EM News: Indonesia Draws Nearer To Investment Grade


By Gordon Platt

Indonesia’s stock market was expected to take a breather this year, after being one of the star performers of 2010, with an advance of 46%.

Instead, the benchmark Jakarta Composite Index was nearing a record high in early May, after climbing 14% from its February 2011 low.

Standard & Poor’s upgraded Indonesia’s sovereign rating in April to BB+, one notch shy of investment grade. The rating agency cited the country’s strong economy and cautious fiscal management, with continued improvement in external liquidity. Indonesia later reported a 6.5% rise in first-quarter gross domestic product, which was lifted by strong consumer spending and investment in Southeast Asia’s largest economy.

“We think that an investment-grade rating will be given to Indonesia by at least one of the big three agencies this year,” says Win Thin, global head of emerging markets strategy at Brown Brothers Harriman, based in New York.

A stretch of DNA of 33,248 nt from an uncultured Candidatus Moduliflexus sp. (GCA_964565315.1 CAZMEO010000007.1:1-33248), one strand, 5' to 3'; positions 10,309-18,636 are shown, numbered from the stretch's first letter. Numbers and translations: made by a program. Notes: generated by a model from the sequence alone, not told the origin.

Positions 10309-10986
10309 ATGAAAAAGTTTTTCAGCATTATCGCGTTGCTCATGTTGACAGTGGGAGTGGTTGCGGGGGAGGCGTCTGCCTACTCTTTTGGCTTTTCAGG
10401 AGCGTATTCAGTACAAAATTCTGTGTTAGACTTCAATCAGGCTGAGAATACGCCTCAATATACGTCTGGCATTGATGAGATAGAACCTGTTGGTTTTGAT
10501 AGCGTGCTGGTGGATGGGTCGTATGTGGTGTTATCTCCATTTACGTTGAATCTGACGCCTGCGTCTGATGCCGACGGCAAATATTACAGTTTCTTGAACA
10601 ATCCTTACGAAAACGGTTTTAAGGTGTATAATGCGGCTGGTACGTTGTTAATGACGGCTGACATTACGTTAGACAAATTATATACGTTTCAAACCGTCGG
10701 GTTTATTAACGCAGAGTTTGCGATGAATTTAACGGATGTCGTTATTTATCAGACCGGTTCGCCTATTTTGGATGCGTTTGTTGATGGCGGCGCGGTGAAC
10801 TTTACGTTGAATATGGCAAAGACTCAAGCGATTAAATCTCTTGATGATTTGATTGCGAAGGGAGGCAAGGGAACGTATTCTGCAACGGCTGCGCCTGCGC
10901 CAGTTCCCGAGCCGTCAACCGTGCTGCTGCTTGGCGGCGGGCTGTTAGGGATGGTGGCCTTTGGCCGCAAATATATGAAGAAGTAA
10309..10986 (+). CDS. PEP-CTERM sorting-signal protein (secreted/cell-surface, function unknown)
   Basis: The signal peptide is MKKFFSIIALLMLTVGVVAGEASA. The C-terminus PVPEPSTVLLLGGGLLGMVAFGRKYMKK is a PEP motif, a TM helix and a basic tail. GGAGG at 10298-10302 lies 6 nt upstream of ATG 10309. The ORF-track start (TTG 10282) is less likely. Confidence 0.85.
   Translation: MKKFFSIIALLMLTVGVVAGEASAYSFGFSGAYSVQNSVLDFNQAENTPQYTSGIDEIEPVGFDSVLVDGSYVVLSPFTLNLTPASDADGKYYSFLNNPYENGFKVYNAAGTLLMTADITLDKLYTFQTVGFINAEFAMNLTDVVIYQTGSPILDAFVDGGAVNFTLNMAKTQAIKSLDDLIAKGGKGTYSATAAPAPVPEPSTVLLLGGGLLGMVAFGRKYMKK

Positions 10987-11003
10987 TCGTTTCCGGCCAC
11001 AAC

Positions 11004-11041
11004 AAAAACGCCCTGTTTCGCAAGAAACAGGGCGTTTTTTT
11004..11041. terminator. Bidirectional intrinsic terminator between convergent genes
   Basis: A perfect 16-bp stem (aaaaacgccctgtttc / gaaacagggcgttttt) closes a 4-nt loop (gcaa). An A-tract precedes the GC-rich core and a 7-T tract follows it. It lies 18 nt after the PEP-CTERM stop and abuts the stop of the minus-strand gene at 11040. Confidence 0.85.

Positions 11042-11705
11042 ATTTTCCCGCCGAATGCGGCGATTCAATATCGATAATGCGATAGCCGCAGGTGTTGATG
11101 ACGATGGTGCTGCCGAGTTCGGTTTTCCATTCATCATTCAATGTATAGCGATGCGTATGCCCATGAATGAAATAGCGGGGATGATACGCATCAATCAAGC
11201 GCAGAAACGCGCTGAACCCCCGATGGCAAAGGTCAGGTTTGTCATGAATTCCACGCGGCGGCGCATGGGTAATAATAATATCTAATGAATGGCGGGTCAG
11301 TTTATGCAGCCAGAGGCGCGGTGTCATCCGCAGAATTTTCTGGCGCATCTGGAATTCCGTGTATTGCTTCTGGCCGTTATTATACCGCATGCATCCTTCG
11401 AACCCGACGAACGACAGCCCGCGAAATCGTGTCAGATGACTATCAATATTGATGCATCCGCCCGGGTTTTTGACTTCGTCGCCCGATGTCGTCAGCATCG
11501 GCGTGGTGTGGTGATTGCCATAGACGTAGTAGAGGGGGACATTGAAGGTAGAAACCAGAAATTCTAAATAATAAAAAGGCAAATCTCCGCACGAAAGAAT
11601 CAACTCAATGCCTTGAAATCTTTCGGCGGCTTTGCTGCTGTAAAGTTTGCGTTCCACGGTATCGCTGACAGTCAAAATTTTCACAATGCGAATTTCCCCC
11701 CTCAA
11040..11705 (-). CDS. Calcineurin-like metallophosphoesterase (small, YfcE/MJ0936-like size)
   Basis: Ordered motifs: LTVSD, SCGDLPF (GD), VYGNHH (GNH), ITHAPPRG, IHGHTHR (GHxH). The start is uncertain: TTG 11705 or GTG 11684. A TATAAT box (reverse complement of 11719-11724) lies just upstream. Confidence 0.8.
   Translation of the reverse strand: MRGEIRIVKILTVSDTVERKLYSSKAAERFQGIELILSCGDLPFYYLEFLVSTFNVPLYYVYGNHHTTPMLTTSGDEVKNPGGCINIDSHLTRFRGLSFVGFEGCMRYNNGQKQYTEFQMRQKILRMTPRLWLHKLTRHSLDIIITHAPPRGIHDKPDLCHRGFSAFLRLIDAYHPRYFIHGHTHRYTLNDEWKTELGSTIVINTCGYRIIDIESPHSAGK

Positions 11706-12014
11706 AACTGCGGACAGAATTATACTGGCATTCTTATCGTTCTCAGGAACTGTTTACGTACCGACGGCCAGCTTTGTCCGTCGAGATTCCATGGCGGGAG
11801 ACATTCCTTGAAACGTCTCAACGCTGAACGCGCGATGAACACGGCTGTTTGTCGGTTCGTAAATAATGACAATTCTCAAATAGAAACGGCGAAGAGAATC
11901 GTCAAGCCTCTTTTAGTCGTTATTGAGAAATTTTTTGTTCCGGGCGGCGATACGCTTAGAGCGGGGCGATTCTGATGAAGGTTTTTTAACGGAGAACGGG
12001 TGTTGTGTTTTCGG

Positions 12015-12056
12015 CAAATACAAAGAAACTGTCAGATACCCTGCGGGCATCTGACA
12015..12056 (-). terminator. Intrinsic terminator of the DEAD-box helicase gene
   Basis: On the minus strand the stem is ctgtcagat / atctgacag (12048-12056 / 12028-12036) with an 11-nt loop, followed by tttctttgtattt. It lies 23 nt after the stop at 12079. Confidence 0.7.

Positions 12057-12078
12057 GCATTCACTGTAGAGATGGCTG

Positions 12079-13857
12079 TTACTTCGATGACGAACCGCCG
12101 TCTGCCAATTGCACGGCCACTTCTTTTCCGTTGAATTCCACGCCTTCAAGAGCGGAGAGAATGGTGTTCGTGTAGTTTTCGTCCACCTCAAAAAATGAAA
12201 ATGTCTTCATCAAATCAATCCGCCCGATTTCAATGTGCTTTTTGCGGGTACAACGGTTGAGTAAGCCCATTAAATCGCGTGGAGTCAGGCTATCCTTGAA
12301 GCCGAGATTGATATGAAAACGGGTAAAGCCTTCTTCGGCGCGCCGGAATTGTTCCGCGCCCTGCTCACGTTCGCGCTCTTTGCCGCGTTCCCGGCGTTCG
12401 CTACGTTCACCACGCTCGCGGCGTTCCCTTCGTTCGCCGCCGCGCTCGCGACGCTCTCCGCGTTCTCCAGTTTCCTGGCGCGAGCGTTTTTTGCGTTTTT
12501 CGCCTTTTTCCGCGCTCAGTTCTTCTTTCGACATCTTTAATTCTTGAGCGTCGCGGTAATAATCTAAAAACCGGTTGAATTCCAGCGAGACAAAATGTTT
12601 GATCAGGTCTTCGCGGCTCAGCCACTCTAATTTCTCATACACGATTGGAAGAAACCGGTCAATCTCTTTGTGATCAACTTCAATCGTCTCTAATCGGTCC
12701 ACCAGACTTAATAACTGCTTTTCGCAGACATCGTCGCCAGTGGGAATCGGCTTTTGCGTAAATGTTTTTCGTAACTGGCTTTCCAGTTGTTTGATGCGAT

Last year, the less widely known Japan Credit Rating Agency raised Indonesia’s foreign currency debt rating to investment grade.

The strong rupiah currency, which is near a seven-year high, is having a beneficial effect on price pressures, he says. The central bank raised interest rates by 25 basis points to 6.75% in February. “The consensus forecast is for 50 basis points more tightening this year, but we think it will be more,” Thin says. “Indonesia never went into recession during the financial crisis, which means it has much less excess capacity to fall back on.”